[Linux-aus] AutoZone tech speaks

Leon Brooks leon at cyberknights.com.au
Sun Mar 14 08:51:02 UTC 2004


Supplemental No. 8: AutoZone claims are false

Authored by: jbgreer on Wednesday, February 18 2004 @ 10:00 AM EST

I don't know whether to be pleased or angry at SCO's assertion that IBM 
must have assisted AutoZone's transition to Linux due to the "precision 
and efficiency with which the migration occurred". You see, I was a Sr. 
Technical Advisor at AutoZone, where I was an employee for over 10 
years. During my tenure, I participated and led in the design, 
development and maintenance of many of AutoZone's store systems. More 
importantly, I initiated AutoZone's transition to Linux and I directed 
the port of their existing store software base to Linux. I personally 
ported all of AutoZone's internal software libraries for use under 
Linux. I personally developed the rules by which other AutoZone 
developers should make changes to their code to support both Linux and 
SCO's OpenServer product. I believe at one point I had as many as 35 
AutoZone developers performing porting work for me, much of which was 
trivial, given that our code did not generally rely on SCO specific 
features and that the more technologically sophisticated portions of 
our code tended to reside in our libraries. The developers were also 
responsible for testing their individual applications under both SCO 
and Linux; I supplemented this activity by performing builds of the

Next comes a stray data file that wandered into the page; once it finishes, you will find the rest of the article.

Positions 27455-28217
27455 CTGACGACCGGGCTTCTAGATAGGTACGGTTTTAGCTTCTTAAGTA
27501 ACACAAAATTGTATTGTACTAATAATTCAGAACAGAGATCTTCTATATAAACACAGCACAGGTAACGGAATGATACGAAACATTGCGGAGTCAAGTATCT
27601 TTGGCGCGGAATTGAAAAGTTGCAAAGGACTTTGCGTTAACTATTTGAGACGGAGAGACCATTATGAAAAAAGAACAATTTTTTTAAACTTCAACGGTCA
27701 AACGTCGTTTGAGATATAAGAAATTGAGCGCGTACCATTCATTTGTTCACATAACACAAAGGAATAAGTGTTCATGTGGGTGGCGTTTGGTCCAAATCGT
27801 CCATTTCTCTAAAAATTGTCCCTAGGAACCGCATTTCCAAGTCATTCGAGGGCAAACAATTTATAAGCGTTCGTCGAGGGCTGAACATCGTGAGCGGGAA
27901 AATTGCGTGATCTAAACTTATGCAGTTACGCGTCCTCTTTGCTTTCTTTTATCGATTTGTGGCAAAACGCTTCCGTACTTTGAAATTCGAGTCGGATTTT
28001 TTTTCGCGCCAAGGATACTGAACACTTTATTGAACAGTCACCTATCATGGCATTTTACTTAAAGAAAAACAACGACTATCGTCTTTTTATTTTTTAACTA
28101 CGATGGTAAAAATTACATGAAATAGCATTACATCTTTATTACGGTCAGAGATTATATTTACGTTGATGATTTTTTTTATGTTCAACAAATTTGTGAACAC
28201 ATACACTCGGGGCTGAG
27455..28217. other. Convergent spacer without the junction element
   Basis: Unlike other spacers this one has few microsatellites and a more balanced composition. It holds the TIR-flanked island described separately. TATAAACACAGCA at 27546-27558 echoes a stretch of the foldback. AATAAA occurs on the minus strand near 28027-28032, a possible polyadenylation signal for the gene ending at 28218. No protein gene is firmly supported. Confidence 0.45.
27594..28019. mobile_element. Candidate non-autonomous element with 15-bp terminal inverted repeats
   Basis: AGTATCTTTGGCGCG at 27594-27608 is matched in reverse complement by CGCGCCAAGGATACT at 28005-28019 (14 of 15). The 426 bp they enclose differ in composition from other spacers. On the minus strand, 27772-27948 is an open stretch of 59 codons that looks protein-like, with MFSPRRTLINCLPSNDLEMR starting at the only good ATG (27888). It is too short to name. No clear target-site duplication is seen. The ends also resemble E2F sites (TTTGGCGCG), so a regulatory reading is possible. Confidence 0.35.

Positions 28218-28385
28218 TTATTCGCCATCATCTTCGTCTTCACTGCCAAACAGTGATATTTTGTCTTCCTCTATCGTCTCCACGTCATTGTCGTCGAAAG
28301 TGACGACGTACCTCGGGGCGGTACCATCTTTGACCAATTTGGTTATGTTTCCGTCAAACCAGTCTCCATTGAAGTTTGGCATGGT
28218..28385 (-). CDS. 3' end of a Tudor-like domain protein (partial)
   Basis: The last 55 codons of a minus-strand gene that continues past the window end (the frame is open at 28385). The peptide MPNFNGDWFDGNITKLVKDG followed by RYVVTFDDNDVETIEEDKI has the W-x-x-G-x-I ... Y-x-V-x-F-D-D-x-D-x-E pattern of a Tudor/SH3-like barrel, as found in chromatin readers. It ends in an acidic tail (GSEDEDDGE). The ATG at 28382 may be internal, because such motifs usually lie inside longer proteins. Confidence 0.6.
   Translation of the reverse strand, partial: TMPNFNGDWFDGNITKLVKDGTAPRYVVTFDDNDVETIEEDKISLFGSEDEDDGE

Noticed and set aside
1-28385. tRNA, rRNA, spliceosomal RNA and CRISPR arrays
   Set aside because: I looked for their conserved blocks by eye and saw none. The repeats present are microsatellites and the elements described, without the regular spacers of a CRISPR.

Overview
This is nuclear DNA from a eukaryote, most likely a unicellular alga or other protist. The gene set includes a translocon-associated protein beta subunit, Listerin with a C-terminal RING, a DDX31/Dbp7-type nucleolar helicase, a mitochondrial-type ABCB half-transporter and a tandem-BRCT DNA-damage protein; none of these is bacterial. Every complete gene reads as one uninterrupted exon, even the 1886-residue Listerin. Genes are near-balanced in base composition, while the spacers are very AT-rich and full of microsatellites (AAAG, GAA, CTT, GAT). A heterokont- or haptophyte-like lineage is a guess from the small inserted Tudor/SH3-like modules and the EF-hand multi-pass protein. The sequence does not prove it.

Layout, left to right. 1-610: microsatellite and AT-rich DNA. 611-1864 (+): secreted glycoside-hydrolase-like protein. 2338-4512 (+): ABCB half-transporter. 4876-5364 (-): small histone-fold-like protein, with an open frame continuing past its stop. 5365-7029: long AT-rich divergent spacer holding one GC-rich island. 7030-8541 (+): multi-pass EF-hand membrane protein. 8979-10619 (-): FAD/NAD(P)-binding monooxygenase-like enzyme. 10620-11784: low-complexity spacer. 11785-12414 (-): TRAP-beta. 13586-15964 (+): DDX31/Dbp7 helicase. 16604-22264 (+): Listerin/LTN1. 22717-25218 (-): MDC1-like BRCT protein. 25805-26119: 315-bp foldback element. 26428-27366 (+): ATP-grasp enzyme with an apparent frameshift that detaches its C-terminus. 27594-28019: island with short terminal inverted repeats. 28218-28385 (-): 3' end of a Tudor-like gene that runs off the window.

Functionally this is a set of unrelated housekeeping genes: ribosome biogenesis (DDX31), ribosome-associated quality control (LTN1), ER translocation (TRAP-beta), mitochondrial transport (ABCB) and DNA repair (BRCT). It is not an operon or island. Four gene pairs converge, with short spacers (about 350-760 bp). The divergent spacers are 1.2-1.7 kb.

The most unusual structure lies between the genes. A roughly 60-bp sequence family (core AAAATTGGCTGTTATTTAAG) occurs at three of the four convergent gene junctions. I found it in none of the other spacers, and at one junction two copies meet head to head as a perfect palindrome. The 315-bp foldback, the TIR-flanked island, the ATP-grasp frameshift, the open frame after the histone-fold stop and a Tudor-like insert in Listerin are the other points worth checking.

entire AutoZone store software base on my desktop, which I had 
converted to Linux. 

As to the claim that SCO's shared libraries were a necessary part of the 
port: false. No SCO libraries were involved in the porting activity. 

As to the claim that IBM induced us to transition to Linux: false. It 
was, in fact, SCO's activities that 'greased the skids' and allowed the 
business case for using Linux to be made more easily. That is a story 
long in the telling; perhaps I'll share it another day. 

One should remember the Linux business environment that existed at the 
time the AutoZone transition began. Several vendors - the original 
Caldera Linux distribution company, Red Hat, and Linuxcare - were 
offering support for enterprise installations of Linux. In fact, Bryan 
Sparks, then CEO of Caldera, flew to Memphis and met with me during my 
evaluation of the various distribution and support offerings. I also 
met and talked briefly with Dave Sifry of Linuxcare during the 1999 
Linux Expo. AutoZone settled on Red Hat chiefly because of my 
familiarity with their distribution and the ease with which AutoZone 
could negotiate a support agreement with them. 

I must add that SCO was eventually made aware of AutoZone's transition 
to Linux. They responded by offering to assist AutoZone in the porting 
activity. By the time of their offer, AutoZone had already completed 
the initial porting activity and had already installed a Linux-based 
version of their store system in several stores. 

Finally, I'll add that I was for a time a member of SCO's Customer 
Advisory Board. As such, I believe I have some useful insights as to 
why SCO lost AutoZone's and several other large accounts' business. 

Regards, Jim Greer

Cheers; Leon

http://cyberknights.com.au/     Modern tools; traditional dedication
http://plug.linux.org.au/       Vice President, Perth Linux User Group
http://slpwa.asn.au/            Committee Member, Linux Professionals WA
http://linux.org.au/            Past Committee Member, Linux Australia

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